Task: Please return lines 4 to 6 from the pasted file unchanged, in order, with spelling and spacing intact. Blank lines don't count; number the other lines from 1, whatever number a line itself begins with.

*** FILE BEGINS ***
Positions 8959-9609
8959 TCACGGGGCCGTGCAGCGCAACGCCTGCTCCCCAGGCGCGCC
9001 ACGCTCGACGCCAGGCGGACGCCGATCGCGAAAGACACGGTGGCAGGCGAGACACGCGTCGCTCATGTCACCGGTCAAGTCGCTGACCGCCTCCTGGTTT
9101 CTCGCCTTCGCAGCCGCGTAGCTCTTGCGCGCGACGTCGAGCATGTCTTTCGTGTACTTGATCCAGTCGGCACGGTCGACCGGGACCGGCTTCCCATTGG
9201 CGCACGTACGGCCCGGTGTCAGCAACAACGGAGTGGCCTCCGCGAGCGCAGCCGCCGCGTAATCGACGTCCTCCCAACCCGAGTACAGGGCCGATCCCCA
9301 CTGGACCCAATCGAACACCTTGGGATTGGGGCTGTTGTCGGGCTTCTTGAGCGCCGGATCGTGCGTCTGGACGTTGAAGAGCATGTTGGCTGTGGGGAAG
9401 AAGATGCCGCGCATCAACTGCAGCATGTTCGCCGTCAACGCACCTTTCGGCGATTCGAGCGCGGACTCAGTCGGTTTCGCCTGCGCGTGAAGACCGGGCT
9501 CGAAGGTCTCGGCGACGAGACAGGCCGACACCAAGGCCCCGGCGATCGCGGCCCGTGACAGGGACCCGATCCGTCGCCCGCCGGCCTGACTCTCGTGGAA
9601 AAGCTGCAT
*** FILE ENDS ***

9101 CTCGCCTTCGCAGCCGCGTAGCTCTTGCGCGCGACGTCGAGCATGTCTTTCGTGTACTTGATCCAGTCGGCACGGTCGACCGGGACCGGCTTCCCATTGG
9201 CGCACGTACGGCCCGGTGTCAGCAACAACGGAGTGGCCTCCGCGAGCGCAGCCGCCGCGTAATCGACGTCCTCCCAACCCGAGTACAGGGCCGATCCCCA
9301 CTGGACCCAATCGAACACCTTGGGATTGGGGCTGTTGTCGGGCTTCTTGAGCGCCGGATCGTGCGTCTGGACGTTGAAGAGCATGTTGGCTGTGGGGAAG